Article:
Objective—To determine whether clinically normal dogs have lesions in the pylorus and duodenum and to examine the expression of cyclooxygenase (COX) isoforms in the pylorus and duodenum of these dogs.
Animals—27 clinically normal dogs.
Procedures—Physical examination was performed on clinically normal dogs from animal shelters and research projects; the dogs were then euthanized. After the dogs were euthanized, the pylorus and duodenum were photographed and scored for gross appearance of lesions. Samples were obtained for histologic evaluation and determination of COX expression via western blot analyses. Tissues from the pylorus and duodenum were categorized as normal, inflamed, or eroded on the basis of histologic analysis. Each histologic category of tissue was then evaluated to determine the correlation with gross appearance and COX expression.
Results—Of the 27 dogs, 5 had unremarkable histologic findings in the pylorus and duodenum. Inflammation was found in the pylorus of 10 dogs and in the duodenum of 5 dogs. Epithelial erosion was detected in the pylorus of 1 dog and in the duodenum of 3 dogs. Gross appearance was not significantly correlated with histologic appearance. Expression of COX-1 was not upregulated by inflammation, whereas COX-2 expression was increased by inflammation or erosion.
Conclusions and Clinical Relevance—Dogs that appear to be clinically normal may have underlying gastroduodenal lesions associated with upregulation of COX-2. Because of the inability to determine this during routine physical examination, practitioners should be aware of this potential situation when prescribing COX inhibitors.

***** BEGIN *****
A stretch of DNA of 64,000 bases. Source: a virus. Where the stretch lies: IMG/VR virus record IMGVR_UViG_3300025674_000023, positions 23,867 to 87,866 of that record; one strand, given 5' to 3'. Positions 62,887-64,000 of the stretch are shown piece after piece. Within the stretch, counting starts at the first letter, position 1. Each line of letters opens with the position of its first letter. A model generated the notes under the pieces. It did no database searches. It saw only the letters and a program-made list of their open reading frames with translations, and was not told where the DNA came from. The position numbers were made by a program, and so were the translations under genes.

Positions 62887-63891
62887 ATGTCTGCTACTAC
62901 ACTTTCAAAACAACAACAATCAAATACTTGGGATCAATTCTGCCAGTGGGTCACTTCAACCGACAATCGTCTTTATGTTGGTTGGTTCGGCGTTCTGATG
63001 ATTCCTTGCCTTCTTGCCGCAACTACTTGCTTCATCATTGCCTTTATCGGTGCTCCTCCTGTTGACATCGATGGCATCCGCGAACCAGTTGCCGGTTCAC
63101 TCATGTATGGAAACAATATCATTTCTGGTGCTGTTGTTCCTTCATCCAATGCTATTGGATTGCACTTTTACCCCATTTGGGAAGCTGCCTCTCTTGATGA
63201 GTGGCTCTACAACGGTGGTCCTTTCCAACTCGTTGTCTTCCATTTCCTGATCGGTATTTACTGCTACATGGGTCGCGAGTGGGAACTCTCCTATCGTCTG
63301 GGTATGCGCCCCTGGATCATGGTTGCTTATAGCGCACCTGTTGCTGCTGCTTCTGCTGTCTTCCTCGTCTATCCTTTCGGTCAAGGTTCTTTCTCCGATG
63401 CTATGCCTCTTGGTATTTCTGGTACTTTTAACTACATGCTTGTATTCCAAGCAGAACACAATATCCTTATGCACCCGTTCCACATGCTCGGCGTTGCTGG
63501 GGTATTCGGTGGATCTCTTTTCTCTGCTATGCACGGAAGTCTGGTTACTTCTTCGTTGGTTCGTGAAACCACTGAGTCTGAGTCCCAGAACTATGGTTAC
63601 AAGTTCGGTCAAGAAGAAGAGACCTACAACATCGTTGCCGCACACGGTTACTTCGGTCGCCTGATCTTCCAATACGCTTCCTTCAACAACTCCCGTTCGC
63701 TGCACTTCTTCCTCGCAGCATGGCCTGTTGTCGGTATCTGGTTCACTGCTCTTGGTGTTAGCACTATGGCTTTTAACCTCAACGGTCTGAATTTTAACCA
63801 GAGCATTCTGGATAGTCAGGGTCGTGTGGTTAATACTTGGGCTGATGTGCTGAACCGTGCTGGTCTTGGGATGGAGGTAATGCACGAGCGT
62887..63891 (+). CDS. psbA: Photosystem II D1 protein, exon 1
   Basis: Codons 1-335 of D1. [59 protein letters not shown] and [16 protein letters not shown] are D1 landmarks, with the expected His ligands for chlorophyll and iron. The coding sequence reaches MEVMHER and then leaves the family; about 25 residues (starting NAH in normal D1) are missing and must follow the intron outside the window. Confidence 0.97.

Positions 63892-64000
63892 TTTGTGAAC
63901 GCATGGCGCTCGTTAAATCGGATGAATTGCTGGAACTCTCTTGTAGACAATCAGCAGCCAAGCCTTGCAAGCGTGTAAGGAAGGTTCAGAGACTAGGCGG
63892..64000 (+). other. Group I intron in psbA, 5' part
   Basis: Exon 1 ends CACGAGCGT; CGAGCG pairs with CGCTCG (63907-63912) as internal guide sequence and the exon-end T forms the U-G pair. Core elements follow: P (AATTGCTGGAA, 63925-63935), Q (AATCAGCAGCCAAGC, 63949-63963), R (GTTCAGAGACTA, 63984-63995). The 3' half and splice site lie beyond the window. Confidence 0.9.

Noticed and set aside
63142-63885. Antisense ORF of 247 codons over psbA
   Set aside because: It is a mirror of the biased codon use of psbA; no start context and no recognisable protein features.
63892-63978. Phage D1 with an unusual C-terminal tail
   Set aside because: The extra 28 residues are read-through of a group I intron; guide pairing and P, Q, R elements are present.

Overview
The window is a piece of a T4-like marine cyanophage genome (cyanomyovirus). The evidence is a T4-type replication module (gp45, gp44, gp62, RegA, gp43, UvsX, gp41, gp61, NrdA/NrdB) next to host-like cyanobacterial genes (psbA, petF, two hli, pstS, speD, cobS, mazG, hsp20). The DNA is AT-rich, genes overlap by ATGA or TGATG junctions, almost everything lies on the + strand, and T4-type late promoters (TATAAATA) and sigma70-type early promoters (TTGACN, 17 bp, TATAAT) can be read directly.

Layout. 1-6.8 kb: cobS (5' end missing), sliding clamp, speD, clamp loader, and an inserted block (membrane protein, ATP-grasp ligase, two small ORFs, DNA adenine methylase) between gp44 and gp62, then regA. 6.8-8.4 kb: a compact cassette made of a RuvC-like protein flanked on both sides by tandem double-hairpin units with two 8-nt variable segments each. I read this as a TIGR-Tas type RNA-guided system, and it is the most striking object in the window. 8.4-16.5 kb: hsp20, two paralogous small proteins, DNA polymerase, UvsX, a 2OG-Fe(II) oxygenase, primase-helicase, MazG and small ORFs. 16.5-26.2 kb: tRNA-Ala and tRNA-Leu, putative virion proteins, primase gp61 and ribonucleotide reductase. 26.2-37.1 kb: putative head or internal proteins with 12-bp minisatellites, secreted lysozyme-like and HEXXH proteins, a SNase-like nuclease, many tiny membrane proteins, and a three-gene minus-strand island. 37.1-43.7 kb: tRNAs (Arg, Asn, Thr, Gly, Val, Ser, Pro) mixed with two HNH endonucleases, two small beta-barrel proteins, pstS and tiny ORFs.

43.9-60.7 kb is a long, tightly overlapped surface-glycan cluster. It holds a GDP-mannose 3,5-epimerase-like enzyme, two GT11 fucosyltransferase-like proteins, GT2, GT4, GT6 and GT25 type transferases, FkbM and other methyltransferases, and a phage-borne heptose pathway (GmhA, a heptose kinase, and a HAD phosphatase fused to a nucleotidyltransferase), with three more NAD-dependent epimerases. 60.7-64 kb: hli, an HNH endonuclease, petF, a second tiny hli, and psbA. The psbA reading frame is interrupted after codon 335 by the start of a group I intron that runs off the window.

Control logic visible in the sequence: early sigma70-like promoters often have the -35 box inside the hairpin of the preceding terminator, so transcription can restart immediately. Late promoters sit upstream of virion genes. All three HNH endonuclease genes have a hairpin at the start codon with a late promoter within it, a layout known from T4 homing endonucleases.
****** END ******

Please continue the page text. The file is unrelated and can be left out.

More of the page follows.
Objective—To determine whether infection with Tritrichomonas foetus causes diarrhea in specific pathogen-free or Cryptosporidium coinfected cats.
Animals—4 cats with subclinical cryptosporidiosis (group 1) and 4 specific-pathogen-free cats (group 2).
Procedure—Cats were infected orogastrically with an axenic culture of T foetus isolated from a kitten with diarrhea. Direct microscopy and protozoal culture of feces, fecal character, serial colonic mucosal biopsy specimens, and response to treatment with nitazoxanide (NTZ; group 1) or prednisolone (groups 1 and 2) were assessed.
Results—Infection with T foetus persisted in all cats for the entire 203-day study and resulted in diarrhea that resolved after 7 weeks. Group-1 cats had an earlier onset, more severe diarrhea, and increased number of trichomonads on direct fecal examination, compared with group-2 cats. Use of NTZ eliminated shedding of T foetus and Cryptosporidium oocysts, but diarrhea consisting of trichomonad-containing feces recurred when treatment was discontinued. Prednisolone did not have an effect on infection with T foetus but resulted in reappearance of Cryptosporidium oocysts in the feces of 2 of 4 cats. During necropsy, T foetus was isolated from contents of the ileum, cecum, and colon. Tritrichomonas foetus organisms and antigen were detected on surface epithelia and within superficial detritus of the cecal and colonic mucosa.
Conclusions and Clinical Relevance—After experimental inoculation in cats, T foetus organisms colonize the ileum, cecum, and colon, reside in close contact with the epithelium, and are associated with transient diarrhea that is exacerbated by coexisting cryptosporidiosis but not treatment with prednisolone. (Am J Vet Res 2001;62:1690–1697)